In most places, Monday night is famous for football.
But at the Gardendale Public Library, Monday night features equally fierce
competition and judging.
For Alabama word wizards, on the 2nd and 4th Monday of each month,
spelling becomes sport.
And it’s just as intense.
A timer is utilized to keep the game moving. While that timer ticks off the
seconds, every player develops a strategy leading to scoring opportunities.
Jim Pate actually taught Scrabble and word game classes at UAB. Jim says the
root of his love for the game started early.
“I enjoy words, and I won a spelling bee when I was in Junior High
School and so I guess I was equipped for it from that, perhaps?”
So Pate continued to dabble in Scrabble throughout high school and college.
He was fascinated by all the words he could learn just by playing around
with the tiles, though he still thought nothing more of it than a mere
“Abut that was before I found out about clubs and tournaments. After
I got out of college in the 70s, I found out about the National Scrabble
Association, and made my first trip to a club session in Mobile, Alabama to
just see what it was all about. I’ve been enjoying it ever since.”
Other Scrabble enthusiasts travel to Gardendale from all over the state
some from as far away as Huntsville and Auburn.
And while players don’t share hometowns, many do share philosophies and
strategies for winning, among other things.
“Passion for the game! From the lowest-ranked person to the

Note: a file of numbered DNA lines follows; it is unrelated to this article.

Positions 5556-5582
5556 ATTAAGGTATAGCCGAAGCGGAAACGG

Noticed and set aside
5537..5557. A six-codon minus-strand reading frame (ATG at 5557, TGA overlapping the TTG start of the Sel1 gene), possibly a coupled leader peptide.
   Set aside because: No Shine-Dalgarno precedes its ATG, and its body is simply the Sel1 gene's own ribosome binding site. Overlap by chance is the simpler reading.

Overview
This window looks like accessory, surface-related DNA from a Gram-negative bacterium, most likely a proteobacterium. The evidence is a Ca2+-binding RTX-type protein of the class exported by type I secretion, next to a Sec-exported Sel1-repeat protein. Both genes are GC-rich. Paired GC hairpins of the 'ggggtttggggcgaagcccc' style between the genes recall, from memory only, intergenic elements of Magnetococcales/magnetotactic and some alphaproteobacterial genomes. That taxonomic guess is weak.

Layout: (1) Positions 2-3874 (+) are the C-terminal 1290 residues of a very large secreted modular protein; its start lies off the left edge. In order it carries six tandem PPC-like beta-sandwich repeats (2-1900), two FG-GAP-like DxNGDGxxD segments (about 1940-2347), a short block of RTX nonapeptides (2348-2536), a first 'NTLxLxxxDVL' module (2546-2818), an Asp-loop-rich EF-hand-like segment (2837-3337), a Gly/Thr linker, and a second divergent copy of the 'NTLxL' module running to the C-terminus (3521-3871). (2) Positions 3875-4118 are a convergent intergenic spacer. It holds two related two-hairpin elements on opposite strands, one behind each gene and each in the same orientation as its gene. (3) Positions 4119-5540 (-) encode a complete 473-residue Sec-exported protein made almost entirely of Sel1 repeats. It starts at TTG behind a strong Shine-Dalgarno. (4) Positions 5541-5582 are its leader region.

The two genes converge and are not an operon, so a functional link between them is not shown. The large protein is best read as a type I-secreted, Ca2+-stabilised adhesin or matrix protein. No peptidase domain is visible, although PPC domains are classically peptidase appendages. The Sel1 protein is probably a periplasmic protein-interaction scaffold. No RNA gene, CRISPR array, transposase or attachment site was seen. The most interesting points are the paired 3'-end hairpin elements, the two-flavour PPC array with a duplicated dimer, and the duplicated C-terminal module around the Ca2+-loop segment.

highest rank, we all have passion for the game.”
John D. Williams is executive director of the National Scrabble Association
and co-author of “Everything Scrabble.” He says there really is no typical
“If you go to a National Scrabble Tournament, you’ll see
600-plus people – every size, shape, color, profession, educational
background whatever, they’re all doing it. The top people tend to be – uh,
skews a little male, skews a little more on the math and computer side – not
the language side.”
Believe it or not, says Williams, the words, while important, can only
produce points if the player can strategize on where to put them.
Stefan Fatsis agrees. A sportswriter for the Wall Street Journal and regular
contributor to NPR, Fatsis has also written a book titled “Word Freak,”
about Scrabble club members.
“Over the years, Scrabble experts have figured out the
mathematical variations that yield the best words, so you learn which words
are most efficient to study which letters are most likely to emerge on your
rack when you reach into the bag.”
If players draw the letter Q without the letter U, no harm done. There are
acceptable words like Q-A-T, pronounced cat, and T-R-A-N-Q, or trank. There
are even words with no vowels and no consonants.
As a self-described addict, Fatsis admits the education is important too,
despite the fact that most people don’t use QAT – a type of shrub or
TRANQ — short for tranquilizer, in a sentence.
“You end up learning thousands and thousands of words that are
good for one thing – scoring points on a board during a game – and that’s
Are those the letters O and K, or O-K-A-Y? Only one of them in acceptable in
Scrabble. To win, you have to know which one. And you’ve got to find the
best place for that word on the board.